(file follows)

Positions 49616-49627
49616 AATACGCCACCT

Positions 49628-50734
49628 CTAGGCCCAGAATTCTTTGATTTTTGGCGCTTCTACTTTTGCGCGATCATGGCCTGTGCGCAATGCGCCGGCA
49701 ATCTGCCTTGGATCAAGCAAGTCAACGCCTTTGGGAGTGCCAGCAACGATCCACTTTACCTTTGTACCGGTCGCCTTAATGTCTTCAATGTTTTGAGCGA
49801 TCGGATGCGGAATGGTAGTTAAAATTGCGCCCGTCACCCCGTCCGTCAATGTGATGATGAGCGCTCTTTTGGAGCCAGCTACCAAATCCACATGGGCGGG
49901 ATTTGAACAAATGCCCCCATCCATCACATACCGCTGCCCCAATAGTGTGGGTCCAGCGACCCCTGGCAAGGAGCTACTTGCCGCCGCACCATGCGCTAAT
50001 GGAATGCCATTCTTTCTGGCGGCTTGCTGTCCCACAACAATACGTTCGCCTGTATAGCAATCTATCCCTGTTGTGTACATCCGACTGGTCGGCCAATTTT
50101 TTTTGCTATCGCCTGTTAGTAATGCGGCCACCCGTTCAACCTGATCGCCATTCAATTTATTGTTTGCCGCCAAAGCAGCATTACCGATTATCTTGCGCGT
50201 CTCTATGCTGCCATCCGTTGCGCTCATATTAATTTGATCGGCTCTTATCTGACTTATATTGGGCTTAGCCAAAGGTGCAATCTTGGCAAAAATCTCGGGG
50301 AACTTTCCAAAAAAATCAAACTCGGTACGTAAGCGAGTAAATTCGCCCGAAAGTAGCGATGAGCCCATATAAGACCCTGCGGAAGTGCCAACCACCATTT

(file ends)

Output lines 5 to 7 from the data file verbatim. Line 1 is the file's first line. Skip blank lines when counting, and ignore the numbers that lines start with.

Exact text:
49701 ATCTGCCTTGGATCAAGCAAGTCAACGCCTTTGGGAGTGCCAGCAACGATCCACTTTACCTTTGTACCGGTCGCCTTAATGTCTTCAATGTTTTGAGCGA
49801 TCGGATGCGGAATGGTAGTTAAAATTGCGCCCGTCACCCCGTCCGTCAATGTGATGATGAGCGCTCTTTTGGAGCCAGCTACCAAATCCACATGGGCGGG
49901 ATTTGAACAAATGCCCCCATCCATCACATACCGCTGCCCCAATAGTGTGGGTCCAGCGACCCCTGGCAAGGAGCTACTTGCCGCCGCACCATGCGCTAAT